See John P. MacLean, A Bibliography of Shaker Literature, with an Introductory Study of the Writings and Publications Pertaining to Ohio Believers (Columbus, Ohio, 1905), and his Sketch of the Life and the Labors of Richard McNemar (Franklin, Ohio, 1905); Charles Edson Robinson, A Concise History of the United Society of Believers, called Shakers (East. Canterbury, N.H., 1893); Anna White and Leila S. Taylor, Shakerism, Its Meaning and Message (Columbus, Ohio, 1905); Frederick W. Evans, Shakers: Compendium of the Origin, History, Principles, Rules and Regulations, Governments and Doctrines of the United Society of Believers in Christ's Second Appearing (Albany, 1858; and often elsewhere under other titles); M. Catherine Allen, A Century of Communism (Pittsfield, 1902); and the works of Nordhoff, Noyes, Hinds, &c., on American communism.

  1. Some of its leaders prefer the name “Alethians,” as they consider themselves children of the truth; but they do not repudiate the commonly applied name Shakers.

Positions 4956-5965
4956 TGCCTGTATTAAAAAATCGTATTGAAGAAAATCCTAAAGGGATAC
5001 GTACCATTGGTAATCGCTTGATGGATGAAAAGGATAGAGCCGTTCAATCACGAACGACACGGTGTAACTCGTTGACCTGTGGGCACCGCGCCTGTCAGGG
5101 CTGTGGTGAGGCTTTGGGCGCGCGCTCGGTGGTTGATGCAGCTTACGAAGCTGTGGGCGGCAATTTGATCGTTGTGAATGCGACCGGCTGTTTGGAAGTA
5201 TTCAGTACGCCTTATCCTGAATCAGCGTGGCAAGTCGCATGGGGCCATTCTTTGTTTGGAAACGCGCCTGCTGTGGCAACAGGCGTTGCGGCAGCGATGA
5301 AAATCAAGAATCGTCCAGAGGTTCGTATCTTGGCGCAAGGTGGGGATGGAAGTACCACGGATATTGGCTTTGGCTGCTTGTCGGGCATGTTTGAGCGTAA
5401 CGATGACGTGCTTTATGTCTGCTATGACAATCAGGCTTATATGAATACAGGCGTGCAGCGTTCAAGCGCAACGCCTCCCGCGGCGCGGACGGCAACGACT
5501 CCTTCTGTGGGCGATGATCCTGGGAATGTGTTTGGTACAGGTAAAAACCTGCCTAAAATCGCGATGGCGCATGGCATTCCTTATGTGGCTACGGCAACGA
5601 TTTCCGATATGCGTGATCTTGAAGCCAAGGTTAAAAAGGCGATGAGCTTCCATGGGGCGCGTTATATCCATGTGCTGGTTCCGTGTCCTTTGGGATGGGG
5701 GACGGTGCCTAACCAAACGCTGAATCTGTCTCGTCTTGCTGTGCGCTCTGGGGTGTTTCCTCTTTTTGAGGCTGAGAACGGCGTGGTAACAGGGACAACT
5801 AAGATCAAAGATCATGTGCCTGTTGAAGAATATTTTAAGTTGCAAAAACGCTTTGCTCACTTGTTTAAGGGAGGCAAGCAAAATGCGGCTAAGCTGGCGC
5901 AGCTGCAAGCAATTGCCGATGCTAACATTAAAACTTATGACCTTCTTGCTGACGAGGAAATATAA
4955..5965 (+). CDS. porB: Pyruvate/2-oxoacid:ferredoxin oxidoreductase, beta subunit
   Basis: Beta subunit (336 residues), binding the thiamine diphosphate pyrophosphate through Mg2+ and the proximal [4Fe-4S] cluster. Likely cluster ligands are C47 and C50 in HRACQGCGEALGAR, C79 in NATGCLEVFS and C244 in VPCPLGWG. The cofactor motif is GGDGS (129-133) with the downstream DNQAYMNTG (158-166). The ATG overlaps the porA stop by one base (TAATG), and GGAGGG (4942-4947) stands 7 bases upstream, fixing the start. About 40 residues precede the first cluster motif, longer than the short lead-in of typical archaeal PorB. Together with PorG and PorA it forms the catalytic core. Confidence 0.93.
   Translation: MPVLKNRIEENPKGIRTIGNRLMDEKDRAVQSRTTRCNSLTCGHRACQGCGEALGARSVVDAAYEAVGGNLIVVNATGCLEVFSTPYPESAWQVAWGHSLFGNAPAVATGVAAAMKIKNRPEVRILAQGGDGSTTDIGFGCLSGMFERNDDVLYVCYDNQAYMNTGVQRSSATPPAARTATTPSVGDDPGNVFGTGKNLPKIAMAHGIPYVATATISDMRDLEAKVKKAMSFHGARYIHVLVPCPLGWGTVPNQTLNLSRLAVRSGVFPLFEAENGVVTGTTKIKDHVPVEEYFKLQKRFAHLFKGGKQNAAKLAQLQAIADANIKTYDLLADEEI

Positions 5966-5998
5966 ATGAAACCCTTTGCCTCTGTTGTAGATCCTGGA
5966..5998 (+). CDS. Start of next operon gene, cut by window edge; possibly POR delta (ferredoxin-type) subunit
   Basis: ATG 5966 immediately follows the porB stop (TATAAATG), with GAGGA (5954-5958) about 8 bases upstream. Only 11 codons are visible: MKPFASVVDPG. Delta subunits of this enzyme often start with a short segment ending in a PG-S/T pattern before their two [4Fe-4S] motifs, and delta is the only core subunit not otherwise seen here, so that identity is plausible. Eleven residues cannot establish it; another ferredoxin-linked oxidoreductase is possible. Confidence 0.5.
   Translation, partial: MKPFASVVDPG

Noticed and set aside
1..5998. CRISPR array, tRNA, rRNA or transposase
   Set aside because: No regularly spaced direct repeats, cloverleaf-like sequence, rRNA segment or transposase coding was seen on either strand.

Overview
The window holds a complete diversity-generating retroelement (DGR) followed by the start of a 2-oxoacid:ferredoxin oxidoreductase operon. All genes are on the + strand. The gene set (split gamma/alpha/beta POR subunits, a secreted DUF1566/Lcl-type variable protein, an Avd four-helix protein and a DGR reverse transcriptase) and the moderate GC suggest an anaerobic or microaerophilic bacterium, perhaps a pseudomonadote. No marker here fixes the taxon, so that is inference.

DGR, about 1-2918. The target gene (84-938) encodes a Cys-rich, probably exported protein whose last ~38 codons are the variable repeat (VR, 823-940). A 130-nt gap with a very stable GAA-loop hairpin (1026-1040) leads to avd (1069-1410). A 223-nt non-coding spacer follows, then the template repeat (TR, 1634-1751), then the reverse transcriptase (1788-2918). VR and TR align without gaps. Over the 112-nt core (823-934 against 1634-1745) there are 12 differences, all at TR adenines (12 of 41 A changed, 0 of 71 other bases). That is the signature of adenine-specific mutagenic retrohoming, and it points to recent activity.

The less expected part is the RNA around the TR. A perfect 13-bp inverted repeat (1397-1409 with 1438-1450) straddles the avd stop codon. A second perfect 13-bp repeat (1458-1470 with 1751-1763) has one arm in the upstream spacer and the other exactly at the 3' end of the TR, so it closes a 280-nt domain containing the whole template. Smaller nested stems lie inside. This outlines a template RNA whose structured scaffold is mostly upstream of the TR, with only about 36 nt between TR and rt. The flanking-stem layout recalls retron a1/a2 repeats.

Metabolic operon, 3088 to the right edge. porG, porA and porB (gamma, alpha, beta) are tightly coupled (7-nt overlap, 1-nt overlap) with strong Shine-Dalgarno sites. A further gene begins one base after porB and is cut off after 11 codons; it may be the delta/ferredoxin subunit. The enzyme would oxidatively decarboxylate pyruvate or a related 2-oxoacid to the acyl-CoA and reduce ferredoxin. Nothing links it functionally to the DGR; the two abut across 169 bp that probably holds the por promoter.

2. The Wardleys' followers, when “wrestling in soul to be freed from the power of sin and a worldly life,” writhed and trembled so that they won the name Shakers; their trances and visions, their jumping and dancing, were like those of many other sects, such as the Low Countries dancers of the 14th and 15th centuries, the French Convulsionnaires of 1720-1770, or the Welsh Methodist Jumpers.
  3. A prominent part in this revival had been taken by Richard McNemar, a Presbyterian, who had broken with his Church because of his Arminian tendencies and had established the quasi-independent Turtle Creek Church. McNemar was won by Shaker missionaries in 1805, and many of his parishioners joined him to form the Union Village Community on the site of the old Turtle Creek, 4 m. W. of Lebanon, Warren county, Ohio. McNemar was a favourite of Lucy Wright, who gave him the spiritual name Eleazer Right, which he changed to Eleazer Wright; he wrote The Kentucky Revival (Cincinnati, 1807), probably the earliest defence of Shakerism, and a poem, entitled A Concise Answer to the General Inquiry Who or What are the Shakers (1808).